In this world of plenty options sometimes cause the biggest amount of trouble. Perhaps a wardrobe filled with clothes results in "I have nothing to wear". Maybe a fridge full of groceries results in you not eating at all because there's so many things you can't decide what to eat. What happens at our place usually is a book case full of CDs (or Spotify for that matter) results in "there's nothing to listen to". A pageful of things on your to-do list may result in you sipping your cup of tea and doing nothing because it's simply too much to be thinking about what to choose and how to choose.
Running a little dancewear shop means the world is open and full of choices. There are companies offering dozens of different types of shoes and leotards and tights and bags and everything money can buy, and to a little person like myself that is plain overwhelming. There's the everything new that's on offer plus the extra baggage of the stuff and belongings from the history, from the previous owner. Even if I had all the money in the world (which I luckily don't), the job of choosing would not be any easier.
About a year ago I grew tired of the skating tights of the shop. The collection was the heritage of the previous owner of Tanssiina, and to my eyes it was a mish mash of styles and sizes and colours that I could not deal with. There were about 9 different styles of tights for figure skaters alone, two colours of each style and seven different sizes to each colour and style. A plentyful of tights, which, when ordered, had to be ordered in packs of three. A quick calculation later I realised I'd need a fortune just to keep up the collection, which hardly anyone needed anyway. We are a dancewear shop after all, and are serving the local figure skaters, but with a fairly smallish and basic selection. The choice for the collection had been made without me, so at first I thought I was going to have to live with it and sustain whatever the previous owner had thought to be good. And I tried it for a good year and al half until I came to a halt.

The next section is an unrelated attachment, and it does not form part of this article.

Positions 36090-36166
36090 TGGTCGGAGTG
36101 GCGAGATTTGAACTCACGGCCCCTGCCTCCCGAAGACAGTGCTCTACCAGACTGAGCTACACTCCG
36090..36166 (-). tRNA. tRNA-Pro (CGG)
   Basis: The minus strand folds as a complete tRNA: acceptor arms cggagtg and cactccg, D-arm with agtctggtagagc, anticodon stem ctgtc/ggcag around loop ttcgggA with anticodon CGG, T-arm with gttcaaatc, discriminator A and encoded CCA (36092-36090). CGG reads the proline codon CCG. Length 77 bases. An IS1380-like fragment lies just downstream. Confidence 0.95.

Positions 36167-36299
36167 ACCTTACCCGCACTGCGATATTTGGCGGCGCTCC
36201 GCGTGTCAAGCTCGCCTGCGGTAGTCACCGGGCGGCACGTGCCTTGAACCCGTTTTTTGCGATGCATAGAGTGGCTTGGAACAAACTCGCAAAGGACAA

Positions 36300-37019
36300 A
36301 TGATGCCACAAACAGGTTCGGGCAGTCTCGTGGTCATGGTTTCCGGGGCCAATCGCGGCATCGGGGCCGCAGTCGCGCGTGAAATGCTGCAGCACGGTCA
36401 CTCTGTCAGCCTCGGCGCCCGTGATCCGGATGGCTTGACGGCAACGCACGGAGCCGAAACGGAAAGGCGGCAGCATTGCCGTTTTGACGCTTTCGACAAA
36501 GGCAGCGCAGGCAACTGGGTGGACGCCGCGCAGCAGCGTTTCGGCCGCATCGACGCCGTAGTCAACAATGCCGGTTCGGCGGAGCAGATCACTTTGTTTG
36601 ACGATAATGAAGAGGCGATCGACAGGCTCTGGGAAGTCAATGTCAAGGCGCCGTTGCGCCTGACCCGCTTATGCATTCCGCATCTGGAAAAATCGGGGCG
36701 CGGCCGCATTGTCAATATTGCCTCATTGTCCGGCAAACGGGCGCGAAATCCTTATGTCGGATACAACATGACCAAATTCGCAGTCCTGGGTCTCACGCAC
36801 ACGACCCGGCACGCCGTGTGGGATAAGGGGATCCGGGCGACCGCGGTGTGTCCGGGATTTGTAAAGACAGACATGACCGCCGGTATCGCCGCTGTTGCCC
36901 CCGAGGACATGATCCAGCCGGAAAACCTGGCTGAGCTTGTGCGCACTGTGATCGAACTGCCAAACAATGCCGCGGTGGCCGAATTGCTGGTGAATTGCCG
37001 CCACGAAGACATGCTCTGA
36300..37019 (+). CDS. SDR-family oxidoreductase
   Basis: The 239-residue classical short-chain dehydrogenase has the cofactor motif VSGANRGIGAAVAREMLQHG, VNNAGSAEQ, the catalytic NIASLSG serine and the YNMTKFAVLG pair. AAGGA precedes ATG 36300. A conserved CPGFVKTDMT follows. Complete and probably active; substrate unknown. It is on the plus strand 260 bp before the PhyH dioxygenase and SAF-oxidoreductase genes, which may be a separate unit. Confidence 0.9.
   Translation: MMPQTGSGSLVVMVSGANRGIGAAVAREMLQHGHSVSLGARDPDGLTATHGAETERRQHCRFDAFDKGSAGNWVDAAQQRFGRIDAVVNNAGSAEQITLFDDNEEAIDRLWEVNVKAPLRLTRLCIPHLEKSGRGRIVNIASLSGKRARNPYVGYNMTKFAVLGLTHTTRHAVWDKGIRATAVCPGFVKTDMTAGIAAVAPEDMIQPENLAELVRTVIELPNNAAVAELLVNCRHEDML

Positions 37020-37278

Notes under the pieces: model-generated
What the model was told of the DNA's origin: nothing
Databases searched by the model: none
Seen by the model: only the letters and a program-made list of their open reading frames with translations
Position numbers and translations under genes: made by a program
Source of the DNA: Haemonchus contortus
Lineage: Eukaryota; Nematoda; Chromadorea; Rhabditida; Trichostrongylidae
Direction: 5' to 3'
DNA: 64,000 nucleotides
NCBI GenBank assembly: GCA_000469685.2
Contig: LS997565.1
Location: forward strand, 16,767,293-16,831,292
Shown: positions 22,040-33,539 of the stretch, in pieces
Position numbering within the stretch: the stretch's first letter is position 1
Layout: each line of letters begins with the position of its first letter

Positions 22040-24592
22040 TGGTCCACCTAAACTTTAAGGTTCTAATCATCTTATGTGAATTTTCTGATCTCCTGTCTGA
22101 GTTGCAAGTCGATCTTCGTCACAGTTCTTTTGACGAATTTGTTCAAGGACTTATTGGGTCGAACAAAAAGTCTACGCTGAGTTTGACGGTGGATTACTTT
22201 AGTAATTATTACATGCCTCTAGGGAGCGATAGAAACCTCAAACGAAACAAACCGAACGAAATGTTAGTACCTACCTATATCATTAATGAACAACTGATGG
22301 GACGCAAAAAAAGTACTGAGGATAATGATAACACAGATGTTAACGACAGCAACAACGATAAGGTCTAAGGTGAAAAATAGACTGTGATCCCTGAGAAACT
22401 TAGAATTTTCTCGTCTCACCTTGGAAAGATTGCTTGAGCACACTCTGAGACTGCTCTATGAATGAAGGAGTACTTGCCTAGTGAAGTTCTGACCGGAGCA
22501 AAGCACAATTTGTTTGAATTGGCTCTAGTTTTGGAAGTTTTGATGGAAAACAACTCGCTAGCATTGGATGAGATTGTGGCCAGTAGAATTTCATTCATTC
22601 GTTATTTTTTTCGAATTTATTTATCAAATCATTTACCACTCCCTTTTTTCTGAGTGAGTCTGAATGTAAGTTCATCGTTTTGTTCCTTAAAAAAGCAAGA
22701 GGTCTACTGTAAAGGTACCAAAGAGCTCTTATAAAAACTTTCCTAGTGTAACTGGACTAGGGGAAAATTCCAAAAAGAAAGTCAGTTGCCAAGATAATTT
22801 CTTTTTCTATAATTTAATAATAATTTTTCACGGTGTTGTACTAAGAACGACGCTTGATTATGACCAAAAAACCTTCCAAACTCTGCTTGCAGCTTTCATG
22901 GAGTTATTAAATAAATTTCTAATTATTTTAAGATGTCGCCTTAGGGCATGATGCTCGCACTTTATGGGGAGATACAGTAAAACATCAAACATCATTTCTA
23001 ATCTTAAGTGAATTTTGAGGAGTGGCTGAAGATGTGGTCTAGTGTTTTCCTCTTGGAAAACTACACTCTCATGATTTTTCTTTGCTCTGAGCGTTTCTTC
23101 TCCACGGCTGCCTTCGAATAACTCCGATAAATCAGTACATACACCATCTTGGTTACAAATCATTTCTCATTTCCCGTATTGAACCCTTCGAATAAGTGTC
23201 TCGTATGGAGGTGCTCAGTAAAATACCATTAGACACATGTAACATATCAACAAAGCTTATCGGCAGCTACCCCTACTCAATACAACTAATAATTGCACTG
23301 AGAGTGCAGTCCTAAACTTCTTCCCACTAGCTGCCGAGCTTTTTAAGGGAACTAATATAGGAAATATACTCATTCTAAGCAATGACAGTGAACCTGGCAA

As I sat down with my calculation of nine times two times seven times three times about 20-25€ (equalling plenty), I figured something HAD to be done. My shop and it's wee collection of skaters' tights would need someone to take responsibility for it and that someone needed (unfortunately) to be me. So I sat down with the collection and the knowledge I had of the local skaters and figured a scary and drastic change that I had no idea if anyone would be happy with. I figured I needed tights for rehearsals (thick ones), tights for competitions (thinner and shinier) and maybe, just maybe, something extra special (to make up for the loss of six extra models, to be honest). Not nine different models but essentially two, perhaps, and at it's most, three. I decided the tights that *deserved* a place in the shop's collection needed to be durable, well made, made in a place where I would know for certain how the workers are treated and paid, and made with the best possible materials. They would also have to be models that were not only needed by skaters, but would have to fit other moving people too (like the aerobics girls who use the shiny tights for their competitions). The cost would most definitely be more than the cheapest possible models', but I would KNOW what I'm serving and would only need to sell the best.